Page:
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What should my child wear in the water? 

Here's some advice about what to wear to your aquatic physiotherapy sessions with us. 

(Click on the pictures to link to online stores selling these products)



There are so many wonderful companies making "swim nappies" these days. The families I work with are always showing up with new designs. You can get sizes from babies through to adults, and even boardies with built in swim nappies. Examples of suppliers: Speedo, Splash AboutPop-In Swim NappyKmart & Target seasonally, AussieBabies2kids, OwlBaby, HappyNappy, LittleTogs


We've got some examples here on the left. Click on the picture to link to the company's website. 

Important things to consider: 

  • The elastic MUST be snug and tight around the thighs AND around the WAIST

    • It's not nice to think about, but this means that if your little one does do a poo it will be contained in the bathers and we can get them quickly out of the water without contaminating it. 

    • If a stool were to come out of the bathers, the water needs to be treated and this disrupts everyone else in the water. We can't have that!!

    • Disposable nappies are often just not snug enough around the thighs and waist

  • Obviously wee will go straight through the bathers into the pool. That's okay, that's what our excellent water quality systems are there for. Just be mindful when you're carrying your little one to and from the water- you might get a suprise! 



Sometimes the cloth reusable swim nappies are just too big for some of our babies. In that case, the disposable swim nappies are the way to go. Bins are provided for their disposal after sessions. Please be sure that they are snug enough around the thighs and waist.

Please check them or get changed into them right before your session to ensure they havn't already been filled since you left home



If your child is defnitely toilet trained, then bathers are the way to go. 

Please still be sure that they are snug enough around the thighs and waist. Even children who have been toilet trained for 6-12 months can have an occasional accident, even if it has never happened before!


Save your sun suits for the beach. Why? 

  • Treated pool water deteriorates the material in sun suits. That means they will be less sun protective come beach time.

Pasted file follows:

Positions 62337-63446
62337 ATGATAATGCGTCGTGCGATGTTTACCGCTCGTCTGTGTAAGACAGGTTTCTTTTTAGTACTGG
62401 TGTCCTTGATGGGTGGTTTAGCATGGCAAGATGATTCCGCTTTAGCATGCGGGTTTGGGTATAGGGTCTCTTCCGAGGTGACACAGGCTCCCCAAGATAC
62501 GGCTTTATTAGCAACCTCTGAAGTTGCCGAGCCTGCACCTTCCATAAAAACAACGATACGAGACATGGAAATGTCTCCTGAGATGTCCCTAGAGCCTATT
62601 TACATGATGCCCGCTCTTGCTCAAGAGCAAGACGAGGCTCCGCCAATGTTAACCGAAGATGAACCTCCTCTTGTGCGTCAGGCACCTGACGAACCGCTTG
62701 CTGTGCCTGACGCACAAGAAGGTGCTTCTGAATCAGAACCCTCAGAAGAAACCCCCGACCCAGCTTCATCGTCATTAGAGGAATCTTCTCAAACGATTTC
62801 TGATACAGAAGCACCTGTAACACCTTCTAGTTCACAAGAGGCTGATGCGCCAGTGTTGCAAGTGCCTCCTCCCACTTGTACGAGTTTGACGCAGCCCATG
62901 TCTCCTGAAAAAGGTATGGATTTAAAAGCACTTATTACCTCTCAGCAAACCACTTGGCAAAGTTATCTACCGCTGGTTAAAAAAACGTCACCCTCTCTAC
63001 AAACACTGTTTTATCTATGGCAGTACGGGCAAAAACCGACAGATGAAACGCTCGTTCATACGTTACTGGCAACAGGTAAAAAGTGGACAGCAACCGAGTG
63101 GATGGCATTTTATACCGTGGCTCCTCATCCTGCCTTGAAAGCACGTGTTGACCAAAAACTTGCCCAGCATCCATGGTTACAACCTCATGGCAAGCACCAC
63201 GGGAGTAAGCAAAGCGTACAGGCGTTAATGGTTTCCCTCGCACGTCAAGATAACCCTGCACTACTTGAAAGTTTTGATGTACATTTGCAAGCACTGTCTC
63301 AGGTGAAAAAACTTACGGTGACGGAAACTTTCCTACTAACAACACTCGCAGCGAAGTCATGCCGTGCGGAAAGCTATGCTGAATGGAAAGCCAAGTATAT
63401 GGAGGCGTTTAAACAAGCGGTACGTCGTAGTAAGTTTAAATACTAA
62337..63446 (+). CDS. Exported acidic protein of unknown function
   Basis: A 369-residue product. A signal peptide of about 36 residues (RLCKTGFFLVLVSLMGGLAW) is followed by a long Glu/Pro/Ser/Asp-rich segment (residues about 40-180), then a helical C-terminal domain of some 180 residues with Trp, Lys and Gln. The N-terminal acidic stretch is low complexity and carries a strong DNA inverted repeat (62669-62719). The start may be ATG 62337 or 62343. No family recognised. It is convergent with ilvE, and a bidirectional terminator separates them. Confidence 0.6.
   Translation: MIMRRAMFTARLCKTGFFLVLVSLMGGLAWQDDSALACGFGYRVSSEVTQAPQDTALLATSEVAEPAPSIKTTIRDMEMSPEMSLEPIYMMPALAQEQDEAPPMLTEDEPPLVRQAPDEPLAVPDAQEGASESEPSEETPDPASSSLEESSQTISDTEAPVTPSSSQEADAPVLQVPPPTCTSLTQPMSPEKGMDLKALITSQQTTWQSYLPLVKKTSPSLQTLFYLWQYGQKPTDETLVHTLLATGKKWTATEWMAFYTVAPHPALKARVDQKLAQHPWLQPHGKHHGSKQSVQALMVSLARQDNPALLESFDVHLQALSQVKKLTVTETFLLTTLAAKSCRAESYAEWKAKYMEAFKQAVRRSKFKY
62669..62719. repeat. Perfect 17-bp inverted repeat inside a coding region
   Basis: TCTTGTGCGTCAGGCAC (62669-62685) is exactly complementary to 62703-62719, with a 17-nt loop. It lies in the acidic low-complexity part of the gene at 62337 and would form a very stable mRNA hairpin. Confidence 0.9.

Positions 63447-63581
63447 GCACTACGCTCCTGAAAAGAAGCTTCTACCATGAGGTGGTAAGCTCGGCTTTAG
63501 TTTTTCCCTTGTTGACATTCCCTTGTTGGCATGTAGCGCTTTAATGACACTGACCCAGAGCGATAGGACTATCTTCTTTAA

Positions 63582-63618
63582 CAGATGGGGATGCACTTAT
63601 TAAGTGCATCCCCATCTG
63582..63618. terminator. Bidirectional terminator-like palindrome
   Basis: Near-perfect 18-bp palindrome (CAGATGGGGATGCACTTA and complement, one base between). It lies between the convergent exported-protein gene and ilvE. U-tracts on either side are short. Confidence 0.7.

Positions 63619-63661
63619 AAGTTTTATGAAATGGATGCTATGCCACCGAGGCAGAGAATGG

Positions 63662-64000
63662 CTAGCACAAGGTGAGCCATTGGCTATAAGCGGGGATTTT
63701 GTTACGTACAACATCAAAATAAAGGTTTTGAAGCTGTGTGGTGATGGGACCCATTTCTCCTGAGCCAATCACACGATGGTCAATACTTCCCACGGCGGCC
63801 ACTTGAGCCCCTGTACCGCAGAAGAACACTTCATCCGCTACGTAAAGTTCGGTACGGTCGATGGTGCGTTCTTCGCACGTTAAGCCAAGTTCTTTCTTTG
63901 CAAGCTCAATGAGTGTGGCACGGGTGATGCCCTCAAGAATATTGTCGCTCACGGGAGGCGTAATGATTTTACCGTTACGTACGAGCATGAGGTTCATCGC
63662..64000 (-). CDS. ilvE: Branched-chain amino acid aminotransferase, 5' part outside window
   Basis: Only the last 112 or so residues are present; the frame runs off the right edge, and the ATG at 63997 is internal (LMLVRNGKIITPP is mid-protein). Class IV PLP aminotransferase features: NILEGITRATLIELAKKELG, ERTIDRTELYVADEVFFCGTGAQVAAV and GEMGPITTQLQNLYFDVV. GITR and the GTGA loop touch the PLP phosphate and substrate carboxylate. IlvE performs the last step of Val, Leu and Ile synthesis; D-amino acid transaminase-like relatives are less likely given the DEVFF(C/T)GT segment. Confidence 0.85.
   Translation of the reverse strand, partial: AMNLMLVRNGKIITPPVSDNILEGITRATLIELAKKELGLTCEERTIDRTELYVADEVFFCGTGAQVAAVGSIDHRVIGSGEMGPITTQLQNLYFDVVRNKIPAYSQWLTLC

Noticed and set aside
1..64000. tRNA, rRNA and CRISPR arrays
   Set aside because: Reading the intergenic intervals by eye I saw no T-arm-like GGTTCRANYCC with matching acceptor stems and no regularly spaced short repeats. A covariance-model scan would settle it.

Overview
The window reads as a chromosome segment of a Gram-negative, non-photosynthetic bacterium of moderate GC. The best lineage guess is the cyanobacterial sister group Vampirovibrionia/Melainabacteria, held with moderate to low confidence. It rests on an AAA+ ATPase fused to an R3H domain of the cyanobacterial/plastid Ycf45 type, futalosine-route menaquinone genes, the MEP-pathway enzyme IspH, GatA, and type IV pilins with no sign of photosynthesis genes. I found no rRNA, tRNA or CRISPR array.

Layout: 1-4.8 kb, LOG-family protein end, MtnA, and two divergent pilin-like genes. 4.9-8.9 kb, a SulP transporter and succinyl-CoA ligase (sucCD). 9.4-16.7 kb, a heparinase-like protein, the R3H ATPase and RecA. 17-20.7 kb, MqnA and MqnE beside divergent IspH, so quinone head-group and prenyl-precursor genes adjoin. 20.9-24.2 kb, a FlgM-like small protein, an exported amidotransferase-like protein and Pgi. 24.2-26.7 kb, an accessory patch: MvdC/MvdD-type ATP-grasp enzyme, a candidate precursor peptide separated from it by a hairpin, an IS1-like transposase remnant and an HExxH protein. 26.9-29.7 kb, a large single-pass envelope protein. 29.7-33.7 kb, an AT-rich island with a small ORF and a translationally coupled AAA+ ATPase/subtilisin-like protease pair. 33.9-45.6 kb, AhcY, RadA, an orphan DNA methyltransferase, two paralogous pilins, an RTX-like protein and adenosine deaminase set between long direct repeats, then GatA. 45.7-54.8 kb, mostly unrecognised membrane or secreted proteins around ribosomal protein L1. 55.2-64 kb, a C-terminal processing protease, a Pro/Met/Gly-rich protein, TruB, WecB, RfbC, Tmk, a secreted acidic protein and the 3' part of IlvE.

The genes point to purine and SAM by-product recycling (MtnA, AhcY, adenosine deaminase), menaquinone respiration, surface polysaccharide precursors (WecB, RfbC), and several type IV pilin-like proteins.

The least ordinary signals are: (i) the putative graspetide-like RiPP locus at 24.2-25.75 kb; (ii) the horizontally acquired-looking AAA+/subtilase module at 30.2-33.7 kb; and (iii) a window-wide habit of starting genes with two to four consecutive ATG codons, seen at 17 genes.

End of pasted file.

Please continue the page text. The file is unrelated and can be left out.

• It's great for our physiotherapist to be able to see your child's body and muscles moving. 

  • Our physiotherapists use handling and facilitation techniques to help your child learn to move. Children get more information from us when we can have our hands directly on their skin (eg. to fire up those belly muscles!)

  • We occasionally recomment use of these where sensory processing is an issue and handling on the skin is too much for some children. If you are concerned about this, please discuss with your physiotherapist. 



Save them for cold swimming pools or the beach. Why? 

  • Our pools are heated to skin temperature. They won't need wetsuits with us!

  • Wetsuits provide buoyancy. That disrupts the child from learning their natural buoyancy in the water and how to use it to their advantage. 



If you need to use earplugs then these silicone ones are those we find to be best. You can use them just like playdough: get the size piece you need and mould it to shape. Also, they're a bit sticky which helps to keep them in place. 

These are some good ones we find useful. If your child has grommets, please read this article.



Some children will go to a lot of effort to pull their earplugs out. Some of the families we work with find neoprene headbands such as these helpful. Swimming caps are also great. If your child has grommets,  please read this article.
One Australian company we know of who makes them is Little Grommets.


By all means wear swimming caps from any age. 

Great for keeping hair out of eyes. Most swimwear brands sell them. Here's a cute one from Zoggs.



These clips are great for keeping hair out of your child's eyes if they're not keen on a swimming cap or headband. 

Why are we fussed about that? 
We want children to learn to come up for a breath and keep going. We don't want them wiping their face and eyes all the time. In a survival situation, we want them to have a breath and keep going until they are safe. 
If they have been wiping hair out of their face every time they go under in a session, they're more likely to reach for their face and fuss about that uncomfortable sensation in a survival situation. And that's not ideal!

Clips like these can be purchased at most discount stores and chemists. Headbands and swimming caps work well too.


We usually start to use goggles in kinder or school age kids when they are spending most of their session underwater and are working on swimming. Cheapies are fine.

Even then, we have at least part of their underwater time without goggles every single session. If they accidentally fall into the water one day, we want them to get on with it and get themselves safe. We don't want them fussing about water in their eyes. So, regular practise keeps them confident in their abilities. 


If you're getting in with your child, wear whatever you feel comfortable with. 
Bathers, rash vests, or clean shorts and t shirt are all fine options. 

You won't need a wetsuit!

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